It's a beautiful simulation, but I wonder if the results have been corrupted because the researchers knew their endpoint? The galaxy is known to have spiral arms, so the simulation has spiral arms. How much did knowing the endpoint affect the simulation?

If I were peer-reviewing this, I would be concentrating on the underlying theory and assumptions. One thing that must be true is that they did not treat all stars individually. If you accept the galaxy has about 1011 stars, then the pairwise complexity of calculating gravitational interaction scales as 1022. Smarter algorithms, such as kd-trees can reduce this, but they must have made some assumptions to simplify the complexity.

Wed, 31 Aug 2011 15:23:29 UTC | #865913

huzonfurst's Avatar Comment 20 by huzonfurst

As for Moore's law, so far no one has considered a truly revolutionary way of computing (avoiding the phrase "paradigm shift" for now, although it may turn out to be appropriate), and there is one on the horizon called quantum computing. Not in the Deepak Chopra sense, of course, but in the sense of multiple operations being carried out simultaneously to provide exponential increases in computing power. Holographic storage has already been accomplished to some extent, so don't write off Moore just yet.

I have also heard of giving bits more depth than just 0 and 1, perhaps levels from 0 to 3 as a start, and who knows how far that could go? Think of where physics was only a century ago and just imagine what another century could bring at our accelerated pace of discovery!

Wed, 31 Aug 2011 15:46:56 UTC | #865920

Stevezar's Avatar Comment 21 by Stevezar

Comment 20 by huzonfurst :

As for Moore's law, so far no one has considered a truly revolutionary way of computing (avoiding the phrase "paradigm shift" for now, although it may turn out to be appropriate), and there is one on the horizon called quantum computing. Not in the Deepak Chopra sense, of course, but in the sense of multiple operations being carried out simultaneously to provide exponential increases in computing power. Holographic storage has already been accomplished to some extent, so don't write off Moore just yet. I have also heard of giving bits more depth than just 0 and 1, perhaps levels from 0 to 3 as a start, and who knows how far that could go? Think of where physics was only a century ago and just imagine what another century could bring at our accelerated pace of discovery!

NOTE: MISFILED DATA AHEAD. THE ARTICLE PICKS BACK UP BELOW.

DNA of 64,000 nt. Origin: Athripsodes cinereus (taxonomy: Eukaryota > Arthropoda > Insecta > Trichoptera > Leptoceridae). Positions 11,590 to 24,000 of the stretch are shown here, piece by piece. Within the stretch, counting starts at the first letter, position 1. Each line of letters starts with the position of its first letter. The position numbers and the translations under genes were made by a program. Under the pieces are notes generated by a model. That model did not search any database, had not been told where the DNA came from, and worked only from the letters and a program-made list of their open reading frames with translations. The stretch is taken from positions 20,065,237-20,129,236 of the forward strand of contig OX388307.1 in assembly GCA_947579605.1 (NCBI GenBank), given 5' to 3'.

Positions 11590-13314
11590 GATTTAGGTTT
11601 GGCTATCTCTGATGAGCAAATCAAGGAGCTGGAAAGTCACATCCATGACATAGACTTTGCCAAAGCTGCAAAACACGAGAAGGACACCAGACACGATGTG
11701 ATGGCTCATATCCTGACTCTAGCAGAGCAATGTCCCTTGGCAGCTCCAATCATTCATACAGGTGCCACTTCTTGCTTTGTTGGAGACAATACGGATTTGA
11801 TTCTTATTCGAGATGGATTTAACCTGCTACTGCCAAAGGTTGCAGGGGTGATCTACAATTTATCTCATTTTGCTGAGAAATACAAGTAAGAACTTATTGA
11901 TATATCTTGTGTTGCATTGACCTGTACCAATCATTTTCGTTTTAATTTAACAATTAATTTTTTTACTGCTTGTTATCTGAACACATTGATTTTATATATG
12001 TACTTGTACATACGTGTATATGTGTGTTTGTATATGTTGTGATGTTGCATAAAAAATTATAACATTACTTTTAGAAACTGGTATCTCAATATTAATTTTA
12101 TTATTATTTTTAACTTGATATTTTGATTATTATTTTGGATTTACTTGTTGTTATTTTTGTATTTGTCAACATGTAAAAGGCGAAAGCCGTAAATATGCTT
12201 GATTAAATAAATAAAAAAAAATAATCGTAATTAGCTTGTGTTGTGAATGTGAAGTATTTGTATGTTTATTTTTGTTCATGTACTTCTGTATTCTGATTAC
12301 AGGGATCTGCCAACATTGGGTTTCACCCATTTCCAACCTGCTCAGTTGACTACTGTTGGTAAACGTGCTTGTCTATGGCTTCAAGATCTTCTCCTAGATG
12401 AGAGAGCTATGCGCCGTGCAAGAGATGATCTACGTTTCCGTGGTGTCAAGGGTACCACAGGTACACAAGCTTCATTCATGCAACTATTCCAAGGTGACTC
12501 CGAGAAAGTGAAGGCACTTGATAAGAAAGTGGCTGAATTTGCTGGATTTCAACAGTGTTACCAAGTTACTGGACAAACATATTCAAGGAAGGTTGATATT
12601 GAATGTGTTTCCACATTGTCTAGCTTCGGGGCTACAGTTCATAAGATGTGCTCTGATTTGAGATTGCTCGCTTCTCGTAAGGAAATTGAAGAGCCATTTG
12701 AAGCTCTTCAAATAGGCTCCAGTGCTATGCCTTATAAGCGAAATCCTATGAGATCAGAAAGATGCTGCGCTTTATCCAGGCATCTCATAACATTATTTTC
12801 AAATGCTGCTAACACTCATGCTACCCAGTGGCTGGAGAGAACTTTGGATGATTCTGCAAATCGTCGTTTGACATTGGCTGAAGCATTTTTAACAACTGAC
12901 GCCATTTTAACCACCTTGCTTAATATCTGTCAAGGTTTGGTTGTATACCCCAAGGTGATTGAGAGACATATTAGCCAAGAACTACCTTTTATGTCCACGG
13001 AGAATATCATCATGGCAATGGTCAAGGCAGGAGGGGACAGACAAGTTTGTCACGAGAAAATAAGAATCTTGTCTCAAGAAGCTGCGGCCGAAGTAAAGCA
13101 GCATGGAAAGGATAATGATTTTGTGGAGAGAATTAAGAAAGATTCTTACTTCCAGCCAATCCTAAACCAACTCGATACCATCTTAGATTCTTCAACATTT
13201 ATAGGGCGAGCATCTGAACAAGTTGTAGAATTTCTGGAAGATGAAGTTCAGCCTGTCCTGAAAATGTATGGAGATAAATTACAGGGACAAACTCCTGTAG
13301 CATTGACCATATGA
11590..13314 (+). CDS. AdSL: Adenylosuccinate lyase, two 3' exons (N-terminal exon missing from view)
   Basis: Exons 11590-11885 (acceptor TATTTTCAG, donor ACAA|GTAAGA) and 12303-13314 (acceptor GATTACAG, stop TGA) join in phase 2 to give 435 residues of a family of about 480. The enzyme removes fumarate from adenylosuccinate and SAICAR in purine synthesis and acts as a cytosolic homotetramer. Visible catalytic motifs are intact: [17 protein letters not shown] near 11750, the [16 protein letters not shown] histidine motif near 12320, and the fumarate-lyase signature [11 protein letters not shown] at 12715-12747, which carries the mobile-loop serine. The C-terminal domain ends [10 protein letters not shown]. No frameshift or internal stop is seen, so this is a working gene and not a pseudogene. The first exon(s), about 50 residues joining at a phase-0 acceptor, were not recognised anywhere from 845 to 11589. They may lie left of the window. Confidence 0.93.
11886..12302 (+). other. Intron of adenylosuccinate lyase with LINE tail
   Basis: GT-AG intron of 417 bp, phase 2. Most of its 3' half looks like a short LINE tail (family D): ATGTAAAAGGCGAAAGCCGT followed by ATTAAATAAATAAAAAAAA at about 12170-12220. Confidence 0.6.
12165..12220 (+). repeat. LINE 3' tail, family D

Yes, Moores law has been under a perpetual death sentence since it was first formed, Moore himself giving the first expiration date back around 1975.

Of course it can end, there is no garuntee one way or the other. But given the sorry results of all the end predictions up to now, I am just going to believe it when I see it. My guess is, 20 years from now, people will be saying "Well, Moore's law is going to end in another 5-10 years".

There is a huge amount of money at stake. Underestimate the mix of monkey brains and the profit motive at your own peril!

Wed, 31 Aug 2011 16:10:06 UTC | #865927

mmsood99's Avatar Comment 22 by mmsood99

Sheesh System took out my up arrows. Of course I meant 100,000,000,000 stars and a complexity of 100,000,000,000 squared.

Wed, 31 Aug 2011 16:11:30 UTC | #865928

Geraint's Avatar Comment 23 by Geraint

Comment 19 by mmsood99 It's a beautiful simulation, but I wonder if the results have been corrupted because the researchers knew their endpoint? The galaxy is known to have spiral arms, so the simulation has spiral arms. How much did knowing the endpoint affect the simulation?

Some more details are in the article. Apparently they use about 60 million particles, which isn't all that many compared to large cosmological simulations which can now contain tens of billions, but what's important here is the physics that is included in the modelling.

The formation of individual stars can't be tracked in a simulation of a whole galaxy, so you need some effective prescription which realistically accounts for where and when stars form, and the effects of star formation on the galaxy: the energy the stars emit during their lifetime and when they go supernova, the chemical enrichment of the interstellar medium, etc. One of the aims of this sort of simulation is to see just which physical processes are important in order to end up with a galaxy that looks like the sort of galaxies we see around us.